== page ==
I would not be surprised if the holes we see at the top in the CY, PMB, and other PMB-style cards were not made then, in this crisis period 1450-1464 (when he finally got an alliance with Louis XII of France, per Ianziti p. 22). To display the decks on state occasions would have been good propaganda. They would show the continuity between the old and the new, reminding their viewers that the Visconti line did not die out, but continued on the maternal side, and with people who valued the traditional virtues. They could see one old deck, celebrating Visconti’s 1428 marriage (or so some might assume, given the Love card’s banners), and at some point another similar deck celebrating its repetition in the current generation but with Visconti and Sforza emblems. (I am not saying that the CY was created in 1428. I am talking about appearances. For all the evidence I have seen, the CY may have been created in 1452, simulating the world of 1428. Francesco actually stooped to forgery once, according to Ianzita, p. 31, producing a document attesting to be Filippo’s “donation” granting him the dukeship.)
I think I can also explain why 2-3 of the cards would have been replaced rather than kept like the rest. For one card, Fortitude, the reason is clear enough. Francesco would not have approved such an image as a man looking rather like him clubbing a poor lion to death or submission. It is the very vice he cautioned his son about. True, he was the most successful military man of his generation; but after 1450 all he wanted was to keep the Duchy running as before. That was his appeal and his hold on power (one that his sons unfortunately did not follow, dreaming of higher things). He was threatened on all sides by attack, for being a usurper. In reply his was the image of peace; to secure it, he organized “the first great modern peace conference (Lubkin p. 19), in 1455. But even after that, “the period of 1457 to 1463 might be described as one of the most critical” (Ianziti p. 67). In this context, a card such as the PMB’s clubbed lion would have been an insult and a provocation to those not part of the alliance. The original PMB card, in my opinion, was similar to the CY’s: a courageous but physically weak female winning the cooperation of a powerful but grateful lion (like that of St. Jerome); the lion would be the nobility of Lombardy and the city-states allied with Milan, the woman Bianca Maria Sforza.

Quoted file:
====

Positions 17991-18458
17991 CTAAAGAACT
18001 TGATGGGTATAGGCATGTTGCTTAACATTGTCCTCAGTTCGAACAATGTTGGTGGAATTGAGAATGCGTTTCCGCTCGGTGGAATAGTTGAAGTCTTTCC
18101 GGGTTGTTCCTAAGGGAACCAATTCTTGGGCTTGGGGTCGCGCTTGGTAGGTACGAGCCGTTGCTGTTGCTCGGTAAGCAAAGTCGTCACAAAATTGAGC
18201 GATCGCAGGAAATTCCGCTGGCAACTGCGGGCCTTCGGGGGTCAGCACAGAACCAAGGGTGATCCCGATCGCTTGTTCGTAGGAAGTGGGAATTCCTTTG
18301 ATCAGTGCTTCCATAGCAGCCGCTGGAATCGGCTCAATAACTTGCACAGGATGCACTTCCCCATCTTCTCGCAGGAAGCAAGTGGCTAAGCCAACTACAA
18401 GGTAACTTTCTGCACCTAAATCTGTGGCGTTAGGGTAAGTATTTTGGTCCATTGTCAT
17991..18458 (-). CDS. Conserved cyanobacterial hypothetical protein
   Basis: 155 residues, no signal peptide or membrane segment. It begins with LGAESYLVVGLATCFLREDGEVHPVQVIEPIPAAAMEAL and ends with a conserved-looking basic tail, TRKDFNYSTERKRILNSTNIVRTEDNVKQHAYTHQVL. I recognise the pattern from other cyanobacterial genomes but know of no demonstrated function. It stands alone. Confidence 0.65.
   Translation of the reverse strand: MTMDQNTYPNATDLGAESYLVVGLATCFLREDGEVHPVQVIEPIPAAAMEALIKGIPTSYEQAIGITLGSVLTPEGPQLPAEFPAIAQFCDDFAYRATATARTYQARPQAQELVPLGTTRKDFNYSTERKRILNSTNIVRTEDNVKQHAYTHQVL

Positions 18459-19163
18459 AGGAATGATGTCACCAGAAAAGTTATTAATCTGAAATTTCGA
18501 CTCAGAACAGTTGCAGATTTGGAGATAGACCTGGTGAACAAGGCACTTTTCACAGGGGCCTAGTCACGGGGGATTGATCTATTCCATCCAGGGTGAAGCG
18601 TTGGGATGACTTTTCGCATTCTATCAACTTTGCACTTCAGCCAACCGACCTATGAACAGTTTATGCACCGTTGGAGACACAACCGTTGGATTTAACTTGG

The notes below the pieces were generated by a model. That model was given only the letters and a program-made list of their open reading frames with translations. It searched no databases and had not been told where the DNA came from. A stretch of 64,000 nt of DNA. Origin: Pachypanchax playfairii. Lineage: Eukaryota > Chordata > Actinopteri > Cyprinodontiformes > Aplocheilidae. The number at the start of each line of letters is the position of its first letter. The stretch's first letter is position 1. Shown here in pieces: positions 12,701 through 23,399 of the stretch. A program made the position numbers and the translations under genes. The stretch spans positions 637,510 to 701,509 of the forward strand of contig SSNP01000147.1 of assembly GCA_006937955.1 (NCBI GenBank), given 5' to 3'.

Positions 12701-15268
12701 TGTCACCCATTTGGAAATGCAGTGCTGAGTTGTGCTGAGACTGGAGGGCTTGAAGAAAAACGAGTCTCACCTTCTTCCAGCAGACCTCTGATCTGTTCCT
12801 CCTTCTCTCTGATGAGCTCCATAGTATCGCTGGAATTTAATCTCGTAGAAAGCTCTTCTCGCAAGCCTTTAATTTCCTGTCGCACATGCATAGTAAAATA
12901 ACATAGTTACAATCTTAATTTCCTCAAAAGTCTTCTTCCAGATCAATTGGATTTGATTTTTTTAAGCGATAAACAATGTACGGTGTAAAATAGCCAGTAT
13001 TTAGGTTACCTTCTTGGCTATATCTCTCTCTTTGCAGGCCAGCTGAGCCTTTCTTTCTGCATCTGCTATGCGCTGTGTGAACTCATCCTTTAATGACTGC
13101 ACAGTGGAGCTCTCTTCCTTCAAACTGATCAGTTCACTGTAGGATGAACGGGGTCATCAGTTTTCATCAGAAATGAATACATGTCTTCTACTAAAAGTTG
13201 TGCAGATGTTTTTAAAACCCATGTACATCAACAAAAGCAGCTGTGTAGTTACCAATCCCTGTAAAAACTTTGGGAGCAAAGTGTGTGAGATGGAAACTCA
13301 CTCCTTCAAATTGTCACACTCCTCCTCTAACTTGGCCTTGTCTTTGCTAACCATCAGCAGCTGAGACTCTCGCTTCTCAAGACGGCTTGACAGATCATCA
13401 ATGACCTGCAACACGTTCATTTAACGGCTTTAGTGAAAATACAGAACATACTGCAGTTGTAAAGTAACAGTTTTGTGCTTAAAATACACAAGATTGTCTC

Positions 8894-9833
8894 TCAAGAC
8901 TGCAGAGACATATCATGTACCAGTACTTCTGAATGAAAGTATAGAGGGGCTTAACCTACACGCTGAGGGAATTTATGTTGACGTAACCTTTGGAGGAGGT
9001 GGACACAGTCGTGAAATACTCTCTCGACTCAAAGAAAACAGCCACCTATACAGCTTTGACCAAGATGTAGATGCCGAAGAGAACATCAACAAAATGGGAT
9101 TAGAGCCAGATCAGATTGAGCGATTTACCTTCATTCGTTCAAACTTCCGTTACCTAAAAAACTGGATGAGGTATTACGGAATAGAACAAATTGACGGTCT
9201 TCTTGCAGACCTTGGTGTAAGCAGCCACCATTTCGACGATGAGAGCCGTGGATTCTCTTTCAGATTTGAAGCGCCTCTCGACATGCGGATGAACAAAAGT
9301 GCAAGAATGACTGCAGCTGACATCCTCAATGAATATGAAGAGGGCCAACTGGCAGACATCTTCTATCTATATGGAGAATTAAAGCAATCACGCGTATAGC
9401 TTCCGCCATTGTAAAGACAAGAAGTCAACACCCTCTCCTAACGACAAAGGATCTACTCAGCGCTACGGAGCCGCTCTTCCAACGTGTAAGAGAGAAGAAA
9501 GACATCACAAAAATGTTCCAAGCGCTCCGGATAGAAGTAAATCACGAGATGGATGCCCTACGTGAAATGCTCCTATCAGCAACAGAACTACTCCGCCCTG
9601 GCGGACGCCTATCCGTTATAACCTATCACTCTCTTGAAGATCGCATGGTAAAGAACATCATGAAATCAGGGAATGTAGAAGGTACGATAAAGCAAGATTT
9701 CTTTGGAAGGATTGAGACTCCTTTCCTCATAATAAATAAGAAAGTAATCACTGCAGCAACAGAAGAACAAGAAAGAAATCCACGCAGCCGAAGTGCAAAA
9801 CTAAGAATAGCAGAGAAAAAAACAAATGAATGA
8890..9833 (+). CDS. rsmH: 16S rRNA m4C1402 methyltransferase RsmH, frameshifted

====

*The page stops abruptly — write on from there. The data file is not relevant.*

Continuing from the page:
But once Francesco was dead, his son Galeazzo Maria could well have commissioned such a card (Ross mentions this possibility, http://www.angelfire.com/space/tarot/hercule.html
). Galeazzo was the one who initiated plans for a mammoth equestrian memorial to Francesco after his death (Izansiti p. 142). He had a “cruel streak,” says Wikipedia, with graphic details. At one point he bought a tame lion for his little son (in Lubkin). I hesitate to think what kind of show Galeazzo might have put on in making it do tricks. He ruled by fear and feared everyone (Lubkin). It would not have been beyond him to portray his father in the same light, great physical force overcoming great physical force.
As for Temperance, I think that one, too, was a remake. The CY had a Temperance card. I see no reason why Sforza decks in the 1450’s would not have continued with it; the virtue is mentioned in Francesco’s rules for his son. The subject was popular in other cities: both the d’Este and the Charles VI have it. As to why it would have been replaced, I suspect that Galeazzo wanted to change the face on the card, so he could tell one or more women that he was honoring her. As Huck says, we see the same face on two of the new cards, Star and Moon. (I will say more about that face in another post.)
Then there is the card I call Glory, otherwise known as World and Fame. Looking back at Francesco’s correspondence already quoted, I can indeed imagine the card’s being dropped until something better could be put in its place. Galeazzo had worldly fame on the brain (at the expense of prudence), and Francesco didn’t like it. The CY card did not stand clearly for “eternal fame” as opposed to “worldly fame,” achieved by reckless means, if Trionfi’s identification of the little man in the boat is accurate. On the other hand, some glorification of Niccolo Piccinino (the man in the boat) continued to be worthwhile, not to mention of Francesco, the knight on the bank. Nicollo was already dead, but in the 1450’s Giocamo Piccinino led the main opposition to Francesco within Lombardy, the so-called Braccian party (Ianziti p. 26). So Francesco and Bianca went out of their way to grant the family status and recognition—in 1462 they even married one of his illegitimate daughters to Niccolo Piccinino’s son Jacopo. So maybe the original PMB card was like the CY’s. Alternatively it could well have been omitted, until after the Piccininos ceased to be a threat. Or it had some other design deemed unsuitable later.
By1465 Giacomo and Jacopo Piccinino were both dead, Jacopo at least by murder in Naples (Lubkin p. 82). Niccolo’s name could now safely be blackened. Ianziti shows how in the 1480’s, for a new edition, the official Sforza history of the period, Simonetta’s Commentaries